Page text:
Eziomume Solomon, Nnewi
The Ohanaeze Ndigbo has rejected the amnesty programme being sought for repentant Boko Haram insurgents through the bill recently presented to the senate by Senator Ibrahim Gaidam of Yobe state.
The apex pan-Igbo body said rather than Boko Haram members, members of the Indigenous People of Biafra (IPOB) and other pro-Biafra activists, who had pursued their agitation without violence, should be the ones granted amnesty.
President of Ohanaeze Ndigbo in Anambra, Chief Damian Okeke-Ogene, who stated this in an interview with Daily Sun, yesterday, urged the President Muhammadu Buhari-led administration and the Nigerian Senate, to bury the idea of granting amnesty to Boko Haram.
He accused the government of criminalising peaceful organisations, seeking self-actualisation, while putting modalities in place to canonize Boko Haram terrorists who had killed thousands of Nigerian citizens and wasted property worth billions of Naira.
“As far as Ohaneze and all people of good conscience are concerned, this is injustice;. It is unacceptable, uncalled for, and an invitation to anarchy,” Ogene said on the proposed Boko Haram rehabilitation agency.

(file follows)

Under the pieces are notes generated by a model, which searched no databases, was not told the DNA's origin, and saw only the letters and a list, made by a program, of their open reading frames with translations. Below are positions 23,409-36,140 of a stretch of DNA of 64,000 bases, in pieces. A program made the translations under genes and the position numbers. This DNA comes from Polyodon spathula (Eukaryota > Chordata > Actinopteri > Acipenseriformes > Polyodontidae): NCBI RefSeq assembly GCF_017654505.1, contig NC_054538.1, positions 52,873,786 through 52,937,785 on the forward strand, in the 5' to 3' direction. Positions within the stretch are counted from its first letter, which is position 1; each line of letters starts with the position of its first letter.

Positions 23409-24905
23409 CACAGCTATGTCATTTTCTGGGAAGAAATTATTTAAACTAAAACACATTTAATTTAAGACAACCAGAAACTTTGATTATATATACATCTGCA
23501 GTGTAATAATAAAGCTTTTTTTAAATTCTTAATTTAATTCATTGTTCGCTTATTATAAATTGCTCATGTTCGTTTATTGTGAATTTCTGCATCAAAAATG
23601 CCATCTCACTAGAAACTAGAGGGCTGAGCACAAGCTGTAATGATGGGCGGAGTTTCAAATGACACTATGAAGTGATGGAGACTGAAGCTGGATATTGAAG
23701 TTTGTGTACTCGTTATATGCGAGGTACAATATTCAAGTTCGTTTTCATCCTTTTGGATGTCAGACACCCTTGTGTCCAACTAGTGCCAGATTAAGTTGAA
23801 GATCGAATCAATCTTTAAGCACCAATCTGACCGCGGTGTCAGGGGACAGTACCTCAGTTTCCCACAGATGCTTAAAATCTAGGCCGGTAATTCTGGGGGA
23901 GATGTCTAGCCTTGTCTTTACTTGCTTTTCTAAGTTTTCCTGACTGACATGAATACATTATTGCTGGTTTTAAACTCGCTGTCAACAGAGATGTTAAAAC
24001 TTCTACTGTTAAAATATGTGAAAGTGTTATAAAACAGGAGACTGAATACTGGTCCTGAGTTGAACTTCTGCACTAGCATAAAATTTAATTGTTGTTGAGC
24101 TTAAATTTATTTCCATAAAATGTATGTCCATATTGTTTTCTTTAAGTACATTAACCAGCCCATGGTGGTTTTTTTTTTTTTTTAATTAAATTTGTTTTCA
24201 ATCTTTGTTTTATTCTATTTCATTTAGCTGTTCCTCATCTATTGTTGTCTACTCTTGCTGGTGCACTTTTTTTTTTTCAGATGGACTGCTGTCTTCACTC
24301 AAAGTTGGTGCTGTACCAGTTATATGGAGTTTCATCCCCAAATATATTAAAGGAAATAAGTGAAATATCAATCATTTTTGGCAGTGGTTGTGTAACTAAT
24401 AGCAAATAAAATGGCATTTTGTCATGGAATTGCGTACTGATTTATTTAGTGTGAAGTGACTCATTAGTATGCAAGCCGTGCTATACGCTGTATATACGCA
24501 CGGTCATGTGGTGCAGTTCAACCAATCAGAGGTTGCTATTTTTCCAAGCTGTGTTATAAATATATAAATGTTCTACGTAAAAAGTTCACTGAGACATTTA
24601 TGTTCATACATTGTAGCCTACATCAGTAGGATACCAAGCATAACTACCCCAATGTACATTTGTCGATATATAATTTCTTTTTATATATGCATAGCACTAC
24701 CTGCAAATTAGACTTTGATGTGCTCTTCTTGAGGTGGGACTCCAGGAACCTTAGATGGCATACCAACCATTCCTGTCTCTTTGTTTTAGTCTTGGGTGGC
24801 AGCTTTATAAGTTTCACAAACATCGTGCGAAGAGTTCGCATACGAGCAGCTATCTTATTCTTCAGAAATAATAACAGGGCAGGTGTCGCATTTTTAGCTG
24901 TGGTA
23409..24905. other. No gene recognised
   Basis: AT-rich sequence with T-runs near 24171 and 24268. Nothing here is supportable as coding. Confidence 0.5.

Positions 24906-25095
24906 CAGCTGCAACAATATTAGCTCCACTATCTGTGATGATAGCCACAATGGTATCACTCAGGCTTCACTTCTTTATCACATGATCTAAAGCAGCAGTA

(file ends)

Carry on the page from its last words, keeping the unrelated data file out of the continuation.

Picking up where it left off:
Also, Chairman of Anambra South traditional rulers’ forum, and traditional ruler of Isseka Ancient Kingdom, Igwe Emmanuel Nnabuife, described the move as unacceptable.
Nnabuife said: “For most traditional rulers in Anambra State, the plan to reintegrate Boko Haram suspects into the Nigerian society, and probably make them members of the Nigerian Armed Forces, are unacceptable.
“If the news of granting amnesty to and recruiting Boko Haram prisoners into the Nigerian army was true, I will tell you that the move is very risky. It does not make sense when you bring your enemy to fight at the same side with you.
The monarch, therefore, tasked the Federal Government to find the most suitable way of rehabilitating all Nigerians affected by Boko Haram insurgency; not the terrorists themselves.
Also, Chairman, youth wing of Ohanaeze Ndigbo, Anambra State, said the idea was sending negative signals and advised Government to channel greater attention on its internally displaced citizens, especially thousands who were orphaned or widowed, including “those of them being ravaged by hunger and others who have no shelter and access to quality education.”